Santa Barbara is moving the dining room to the sidewalk. Will LA follow?

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Warren Butler manages The Chase Restaurant in Santa Barbara. He says they’re taking full advantage of the new rules allowing eateries to expand out onto the sidewalk. Photo credit: Matt Guilhem

In Santa Barbara, hungry locals have returned to restaurants. Most are sitting outside in the fresh air, though eating inside is an option too.

“For two months I’ve been holding down the fort, doing takeout and to-go’s. And all of a sudden, now here we are. … People just roamin’ up and down the street. And yeah, it’s a game changer,” says Warren Butler, the manager of The Chase restaurant on State Street.

The “game changer” is the City of Santa Barbara shutting down its main drag, State Street, to cars. The wide open road means people can walk while keeping their distance, and restaurant owners can expand dining rooms onto the sidewalks to boost al fresco dining options.

As the pandemic has gone on, it’s become clear that the risk of infection from coronavirus is considerably reduced when you’re outside compared to indoors. That’s prompted communities throughout Southern California to explore the feasibility of shutting down streets and letting pedestrians and diners have the right of way.

Santa Barbara County has been making the most of the sunny weather and long days. It won approval from the state to reopen dine-in service at restaurants on May 22. 


Downtown Santa Barbara’s main thoroughfare, State Street, was closed to vehicle traffic on May 22. This came hours after officials  announced that restaurants in the county could reopen to dine-in customers. Photo credit: Matt Guilhem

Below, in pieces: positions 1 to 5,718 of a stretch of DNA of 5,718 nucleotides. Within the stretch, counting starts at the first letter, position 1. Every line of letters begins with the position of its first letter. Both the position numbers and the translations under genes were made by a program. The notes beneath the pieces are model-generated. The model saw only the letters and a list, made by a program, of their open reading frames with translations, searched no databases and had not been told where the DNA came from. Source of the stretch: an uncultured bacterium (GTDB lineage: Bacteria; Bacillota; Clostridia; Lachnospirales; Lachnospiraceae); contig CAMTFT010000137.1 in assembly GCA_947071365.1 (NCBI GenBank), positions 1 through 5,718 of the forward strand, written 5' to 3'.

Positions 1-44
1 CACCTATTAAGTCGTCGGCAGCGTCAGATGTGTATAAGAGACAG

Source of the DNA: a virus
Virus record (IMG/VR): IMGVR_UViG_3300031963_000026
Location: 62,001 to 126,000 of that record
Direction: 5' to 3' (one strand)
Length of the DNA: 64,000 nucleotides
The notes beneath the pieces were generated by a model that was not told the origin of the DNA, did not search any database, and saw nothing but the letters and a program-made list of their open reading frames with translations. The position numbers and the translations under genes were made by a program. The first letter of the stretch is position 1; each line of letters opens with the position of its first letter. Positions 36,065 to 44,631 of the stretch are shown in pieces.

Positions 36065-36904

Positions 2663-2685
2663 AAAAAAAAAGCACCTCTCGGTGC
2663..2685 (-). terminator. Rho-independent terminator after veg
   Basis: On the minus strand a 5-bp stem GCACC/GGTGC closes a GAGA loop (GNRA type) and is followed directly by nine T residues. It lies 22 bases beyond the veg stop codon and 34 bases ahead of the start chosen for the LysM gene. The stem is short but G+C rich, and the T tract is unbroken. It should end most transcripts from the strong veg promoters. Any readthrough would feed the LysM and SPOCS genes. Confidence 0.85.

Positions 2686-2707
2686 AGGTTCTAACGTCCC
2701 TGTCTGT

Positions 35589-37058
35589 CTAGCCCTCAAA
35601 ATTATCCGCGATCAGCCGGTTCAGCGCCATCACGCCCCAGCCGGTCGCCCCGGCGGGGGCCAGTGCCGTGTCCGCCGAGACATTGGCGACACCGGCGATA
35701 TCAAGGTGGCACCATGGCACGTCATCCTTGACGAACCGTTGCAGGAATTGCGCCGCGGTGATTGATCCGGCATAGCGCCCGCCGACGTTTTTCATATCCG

That reopening comes with limitations. Dining rooms can only seat a handful of guests, but street-side tables offer restaurants a way to make up for nearly empty interiors. Outdoor tables can be six feet apart and spill off of patios and into the sidewalk. They may even expand to the blacktop of the road soon. 

Santa Barbara has long billed itself as “the American Riviera,” and the closure of State Street to cars definitely gives the downtown a European feel. People stroll, cyclists ride by, the sound of conversation and clinking glasses hangs in the air. And the unease that permeated every outing has finally dissipated. 

Restaurants are loving the change too. 

“With the brief period of time that it’s been open — I know it was Memorial Day Weekend and so on and so forth …  [there was] double the business of what we did last year. If you’re up 100%, there’s nothing besides something like this that can make that happen,” The Chase’s Warren Butler says about the street being closed to cars.

The city has kicked around the idea of closing the main drag to cars for a while, but Butler thinks the decisive action by the City Council could be the thing that jump-starts the downtown business district.

“I’m talking to my friends up and down the street, and I’m saying, ‘Hey, you’re in a good position,’” says Butler. “If you have a storefront, especially in the restaurant businesses, and you’re allowed to come out on to the sidewalk, before there were other options. People were headed down to the Funk Zone, they were headed down to the waterfront. But now, this is going to make downtown State Street the place to be.”

As Santa Barbara takes a leading role in adapting its core to facilitate distance and business, the effort is drawing the attention of officials in LA County. Individual cities like Pasadena, Santa Monica, San Pedro, and Long Beach are looking into how they can do something similar.

Long Beach is likely closer to the goal than anywhere else in LA County. The state of California’s safer-at-home orders say county public health departments need to sign off before anything like what’s happening on State Street can get underway. 

But Long Beach is special. The city has its own health department. Along with Pasadena, they’re the only cities in LA County that have the distinction.